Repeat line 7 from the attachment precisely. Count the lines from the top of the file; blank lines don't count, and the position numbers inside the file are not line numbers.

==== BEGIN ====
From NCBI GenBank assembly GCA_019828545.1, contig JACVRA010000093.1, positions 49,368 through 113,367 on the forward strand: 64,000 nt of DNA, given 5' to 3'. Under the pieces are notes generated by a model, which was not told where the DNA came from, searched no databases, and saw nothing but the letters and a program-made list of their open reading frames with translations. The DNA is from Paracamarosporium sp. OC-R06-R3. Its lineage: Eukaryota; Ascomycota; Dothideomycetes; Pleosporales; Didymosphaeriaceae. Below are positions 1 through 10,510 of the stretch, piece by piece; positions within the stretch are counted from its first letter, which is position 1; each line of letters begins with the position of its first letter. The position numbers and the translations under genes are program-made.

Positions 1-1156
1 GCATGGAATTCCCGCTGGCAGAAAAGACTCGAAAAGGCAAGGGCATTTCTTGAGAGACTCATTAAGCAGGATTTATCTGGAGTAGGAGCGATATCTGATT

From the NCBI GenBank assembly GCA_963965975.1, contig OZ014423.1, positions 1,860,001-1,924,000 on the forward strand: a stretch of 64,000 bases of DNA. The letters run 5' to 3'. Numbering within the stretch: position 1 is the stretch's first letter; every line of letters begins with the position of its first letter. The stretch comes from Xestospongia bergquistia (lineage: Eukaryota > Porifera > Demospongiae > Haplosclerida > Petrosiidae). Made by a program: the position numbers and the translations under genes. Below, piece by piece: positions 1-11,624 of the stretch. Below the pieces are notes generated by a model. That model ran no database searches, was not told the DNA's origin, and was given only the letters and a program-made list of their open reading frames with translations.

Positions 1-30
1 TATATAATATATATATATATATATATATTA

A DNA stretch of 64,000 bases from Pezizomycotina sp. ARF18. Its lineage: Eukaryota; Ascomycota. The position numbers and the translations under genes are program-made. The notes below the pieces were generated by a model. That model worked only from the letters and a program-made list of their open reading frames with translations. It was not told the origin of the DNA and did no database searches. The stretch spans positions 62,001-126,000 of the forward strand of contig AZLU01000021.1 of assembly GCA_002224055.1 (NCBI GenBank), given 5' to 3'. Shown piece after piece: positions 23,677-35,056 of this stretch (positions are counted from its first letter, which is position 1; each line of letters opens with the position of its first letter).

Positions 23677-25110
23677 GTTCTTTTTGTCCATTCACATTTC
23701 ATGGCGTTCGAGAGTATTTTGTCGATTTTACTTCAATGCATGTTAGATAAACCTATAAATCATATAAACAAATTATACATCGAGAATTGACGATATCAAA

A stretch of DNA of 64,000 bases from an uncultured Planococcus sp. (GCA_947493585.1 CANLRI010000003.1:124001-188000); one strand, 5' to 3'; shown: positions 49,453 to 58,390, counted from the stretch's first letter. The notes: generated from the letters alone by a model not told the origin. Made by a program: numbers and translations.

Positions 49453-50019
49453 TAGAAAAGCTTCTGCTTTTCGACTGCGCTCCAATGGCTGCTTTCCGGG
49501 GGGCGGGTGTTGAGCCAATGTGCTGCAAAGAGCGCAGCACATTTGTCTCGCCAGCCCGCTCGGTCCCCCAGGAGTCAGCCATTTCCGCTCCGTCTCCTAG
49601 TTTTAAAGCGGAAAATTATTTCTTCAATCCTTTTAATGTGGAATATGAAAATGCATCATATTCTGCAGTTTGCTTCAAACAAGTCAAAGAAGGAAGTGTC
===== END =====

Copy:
A DNA stretch of 64,000 bases from Pezizomycotina sp. ARF18. Its lineage: Eukaryota; Ascomycota. The position numbers and the translations under genes are program-made. The notes below the pieces were generated by a model. That model worked only from the letters and a program-made list of their open reading frames with translations. It was not told the origin of the DNA and did no database searches. The stretch spans positions 62,001-126,000 of the forward strand of contig AZLU01000021.1 of assembly GCA_002224055.1 (NCBI GenBank), given 5' to 3'. Shown piece after piece: positions 23,677-35,056 of this stretch (positions are counted from its first letter, which is position 1; each line of letters opens with the position of its first letter).